Obese Kids Going Under the Knife

High blood pressure, diabetes, asthma, sleep apnea — these are all diseases that typically afflict adults. Today, a growing number of children are suffering from these ailments because of what some doctors are calling an epidemic among American kids — obesity.

The big after-school hangouts used to be playgrounds, where kids got a lot of physical activity. Today, kids spend their time in front of televisions or computers or hanging out at shopping malls. Throw fast food into the mix and this is what happens — a nation of overweight kids.

"This is an epidemic. This is the new plague," said Dr. Christine Ren, a gastric surgeon at New York University Medical Center.

"They're developing diabetes as children," she said. "There are children now with asthma, with high blood pressure. There are children with obstructive sleep apnea — they stop breathing in the middle of the night because fat tissue in the throat and the tongue is falling back over their windpipe."

A Drastic Solution?

The number of seriously overweight children in this country has tripled in the last 20 years. The situation is leading some parents and doctors to resort to drastic solutions to get them down to healthier sizes.

Gabby Ptasinski, 14, and her 16-year-old sister, Angie, have been obese — at least 50 pounds heavier than they should be — for years and are desperate to lose weight. Angie's highest weight was about 315 pounds. Gabby said her highest weight was about 280 pounds.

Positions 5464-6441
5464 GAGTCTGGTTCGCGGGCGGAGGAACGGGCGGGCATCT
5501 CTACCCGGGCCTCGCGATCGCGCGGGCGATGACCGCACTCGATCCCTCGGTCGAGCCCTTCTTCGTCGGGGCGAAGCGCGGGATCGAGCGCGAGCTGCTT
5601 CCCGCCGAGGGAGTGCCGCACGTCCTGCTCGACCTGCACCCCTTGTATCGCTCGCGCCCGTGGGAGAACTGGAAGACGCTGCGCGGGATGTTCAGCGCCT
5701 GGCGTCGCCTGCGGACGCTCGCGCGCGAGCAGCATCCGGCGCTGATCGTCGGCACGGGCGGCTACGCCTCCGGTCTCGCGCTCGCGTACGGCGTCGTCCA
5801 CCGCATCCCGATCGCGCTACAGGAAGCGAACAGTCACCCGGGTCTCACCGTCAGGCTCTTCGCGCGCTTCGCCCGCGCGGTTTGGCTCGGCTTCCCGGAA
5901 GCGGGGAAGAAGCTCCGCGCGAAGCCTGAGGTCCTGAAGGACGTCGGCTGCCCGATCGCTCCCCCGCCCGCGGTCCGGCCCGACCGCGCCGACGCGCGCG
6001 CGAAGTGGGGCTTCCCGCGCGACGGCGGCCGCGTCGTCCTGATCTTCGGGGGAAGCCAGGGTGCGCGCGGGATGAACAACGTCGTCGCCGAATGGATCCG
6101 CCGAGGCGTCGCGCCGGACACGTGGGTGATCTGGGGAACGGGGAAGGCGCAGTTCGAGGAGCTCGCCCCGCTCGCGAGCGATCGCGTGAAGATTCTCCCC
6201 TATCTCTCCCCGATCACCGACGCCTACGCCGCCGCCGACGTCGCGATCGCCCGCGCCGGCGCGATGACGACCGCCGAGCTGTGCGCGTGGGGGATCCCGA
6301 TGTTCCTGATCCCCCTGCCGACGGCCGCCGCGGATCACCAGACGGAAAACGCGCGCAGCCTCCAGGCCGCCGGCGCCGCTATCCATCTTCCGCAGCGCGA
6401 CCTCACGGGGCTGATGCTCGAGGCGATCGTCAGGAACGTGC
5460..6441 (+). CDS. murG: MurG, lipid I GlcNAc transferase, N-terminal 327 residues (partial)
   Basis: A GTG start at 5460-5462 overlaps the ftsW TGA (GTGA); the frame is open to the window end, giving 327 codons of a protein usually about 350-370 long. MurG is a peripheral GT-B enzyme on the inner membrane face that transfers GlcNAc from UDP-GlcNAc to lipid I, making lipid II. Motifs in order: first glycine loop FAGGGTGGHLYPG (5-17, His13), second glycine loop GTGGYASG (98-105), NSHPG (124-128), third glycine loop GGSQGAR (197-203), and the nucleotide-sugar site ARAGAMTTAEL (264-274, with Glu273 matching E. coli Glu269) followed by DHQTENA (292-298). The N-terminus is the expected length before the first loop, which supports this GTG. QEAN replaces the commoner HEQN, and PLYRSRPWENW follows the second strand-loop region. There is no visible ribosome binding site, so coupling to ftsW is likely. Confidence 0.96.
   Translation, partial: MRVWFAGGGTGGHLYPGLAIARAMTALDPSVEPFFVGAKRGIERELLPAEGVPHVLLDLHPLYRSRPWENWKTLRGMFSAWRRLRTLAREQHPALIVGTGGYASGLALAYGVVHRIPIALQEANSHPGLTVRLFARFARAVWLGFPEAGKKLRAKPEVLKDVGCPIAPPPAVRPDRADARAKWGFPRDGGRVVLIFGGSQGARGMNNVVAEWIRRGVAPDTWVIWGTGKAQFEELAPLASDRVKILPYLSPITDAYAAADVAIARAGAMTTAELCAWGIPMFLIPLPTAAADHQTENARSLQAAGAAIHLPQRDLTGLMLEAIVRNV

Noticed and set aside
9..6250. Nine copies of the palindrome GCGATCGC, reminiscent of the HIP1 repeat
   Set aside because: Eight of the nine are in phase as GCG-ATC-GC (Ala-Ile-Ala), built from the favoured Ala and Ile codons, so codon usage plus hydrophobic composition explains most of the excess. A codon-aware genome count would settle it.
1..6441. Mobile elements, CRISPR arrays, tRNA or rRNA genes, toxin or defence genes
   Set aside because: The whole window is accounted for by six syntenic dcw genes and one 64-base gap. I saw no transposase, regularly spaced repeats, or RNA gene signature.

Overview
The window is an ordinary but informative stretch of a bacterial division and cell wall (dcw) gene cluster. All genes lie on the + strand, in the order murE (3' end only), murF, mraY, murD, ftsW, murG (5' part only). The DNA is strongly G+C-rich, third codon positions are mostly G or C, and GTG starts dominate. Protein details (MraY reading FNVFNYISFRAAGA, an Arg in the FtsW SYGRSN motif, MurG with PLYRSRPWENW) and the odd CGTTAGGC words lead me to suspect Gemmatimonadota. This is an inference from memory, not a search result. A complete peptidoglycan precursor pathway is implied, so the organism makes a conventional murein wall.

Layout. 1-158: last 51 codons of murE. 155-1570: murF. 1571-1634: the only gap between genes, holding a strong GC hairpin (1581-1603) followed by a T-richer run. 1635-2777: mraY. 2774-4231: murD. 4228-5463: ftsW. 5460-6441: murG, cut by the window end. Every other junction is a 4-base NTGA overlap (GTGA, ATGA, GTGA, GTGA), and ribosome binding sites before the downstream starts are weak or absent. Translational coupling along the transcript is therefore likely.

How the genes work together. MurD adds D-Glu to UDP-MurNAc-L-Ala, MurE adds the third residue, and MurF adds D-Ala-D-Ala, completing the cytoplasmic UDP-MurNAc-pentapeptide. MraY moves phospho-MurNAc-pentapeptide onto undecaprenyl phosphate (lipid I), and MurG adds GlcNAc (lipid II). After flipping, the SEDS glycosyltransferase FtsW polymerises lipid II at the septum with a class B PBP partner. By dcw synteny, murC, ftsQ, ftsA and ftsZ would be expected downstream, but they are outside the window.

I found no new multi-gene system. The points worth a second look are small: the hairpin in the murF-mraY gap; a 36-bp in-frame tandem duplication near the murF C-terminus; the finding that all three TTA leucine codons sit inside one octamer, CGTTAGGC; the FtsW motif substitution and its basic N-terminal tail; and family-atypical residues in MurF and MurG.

The sisters say their lives have been miserable because of their weight. "Just day-to-day life in school was a nightmare. You just prayed for the bell to ring," Angie said.

The feelings of sadness and isolation led the girls to eat more to cope with the pain.

"When I was full, and I had eaten as much as I could possibly eat, I felt like some part of me was full," said Angie. "Something that wasn't there, I guess — a friend who wasn't there; a teacher who wasn't there. You know, somebody just [to] tell you, you that you were pretty."

Angie said she and her sister have tried hard to lose weight but have always failed. Angie even spent a summer at a weight-loss camp. Over four years, she lost 50 pounds, but she can't seem to drop any more.

Angie's got plenty of company, which is why hospitals all over the country are setting up therapy groups so kids can try to help each other. But many of the truly obese, like 16-year-old Melissa Panei, are taking a bolder step.

Melissa once weighed nearly 300 pounds. For six months, she was on Meridia, the adult diet pill, and lost 65 pounds.

Other obese teens are turning to something many doctors find shocking — stomach-stapling surgery.

The surgery reduces the stomach to the size of a small pouch, or a band can be tightened around a portion of the stomach, so the patient feels full much more quickly while eating. And after the surgery, there's a strict diet.

Ren has performed gastric bypass surgery on more than 800 patients. She has begun performing the operation on teenagers — five so far — because, she says, sometimes it's the only option.

"I feel that I am saving their lives and I am preventing them from developing medical problems or at least treating their medical problems," she said.

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